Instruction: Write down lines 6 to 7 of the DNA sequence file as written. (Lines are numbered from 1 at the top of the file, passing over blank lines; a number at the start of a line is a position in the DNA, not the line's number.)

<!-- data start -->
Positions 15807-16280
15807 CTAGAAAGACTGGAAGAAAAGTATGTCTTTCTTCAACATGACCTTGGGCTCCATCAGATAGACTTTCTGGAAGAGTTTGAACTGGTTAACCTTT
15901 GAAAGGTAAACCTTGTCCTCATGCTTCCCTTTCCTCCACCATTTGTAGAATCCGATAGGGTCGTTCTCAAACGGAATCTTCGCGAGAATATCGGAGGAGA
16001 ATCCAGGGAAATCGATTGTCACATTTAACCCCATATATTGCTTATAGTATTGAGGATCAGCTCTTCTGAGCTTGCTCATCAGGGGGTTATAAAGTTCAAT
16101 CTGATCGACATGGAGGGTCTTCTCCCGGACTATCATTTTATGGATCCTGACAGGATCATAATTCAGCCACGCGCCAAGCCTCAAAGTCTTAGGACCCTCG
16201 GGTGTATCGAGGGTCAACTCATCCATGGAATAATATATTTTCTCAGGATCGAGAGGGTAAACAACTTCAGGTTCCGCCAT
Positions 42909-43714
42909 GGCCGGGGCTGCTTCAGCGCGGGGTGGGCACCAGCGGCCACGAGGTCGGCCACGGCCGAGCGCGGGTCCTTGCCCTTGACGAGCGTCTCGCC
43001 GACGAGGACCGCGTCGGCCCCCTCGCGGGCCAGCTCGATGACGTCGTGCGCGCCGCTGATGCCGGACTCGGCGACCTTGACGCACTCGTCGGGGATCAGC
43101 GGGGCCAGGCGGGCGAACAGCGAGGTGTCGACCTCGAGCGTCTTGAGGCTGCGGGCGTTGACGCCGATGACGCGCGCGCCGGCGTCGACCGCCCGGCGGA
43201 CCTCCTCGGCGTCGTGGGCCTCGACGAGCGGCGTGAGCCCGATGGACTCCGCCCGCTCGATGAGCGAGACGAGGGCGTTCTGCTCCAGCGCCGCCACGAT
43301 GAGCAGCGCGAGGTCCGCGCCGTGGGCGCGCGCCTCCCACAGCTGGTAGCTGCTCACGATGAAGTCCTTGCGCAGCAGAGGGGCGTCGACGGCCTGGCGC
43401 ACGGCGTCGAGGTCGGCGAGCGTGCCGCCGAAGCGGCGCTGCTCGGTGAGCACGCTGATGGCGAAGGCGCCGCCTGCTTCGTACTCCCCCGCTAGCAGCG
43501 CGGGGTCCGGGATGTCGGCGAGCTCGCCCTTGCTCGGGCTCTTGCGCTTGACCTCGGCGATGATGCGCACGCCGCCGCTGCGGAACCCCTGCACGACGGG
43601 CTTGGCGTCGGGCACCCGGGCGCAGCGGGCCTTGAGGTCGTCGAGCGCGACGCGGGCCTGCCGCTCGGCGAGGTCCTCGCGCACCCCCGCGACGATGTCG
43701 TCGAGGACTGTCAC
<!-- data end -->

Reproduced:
16201 GGTGTATCGAGGGTCAACTCATCCATGGAATAATATATTTTCTCAGGATCGAGAGGGTAAACAACTTCAGGTTCCGCCAT
Positions 42909-43714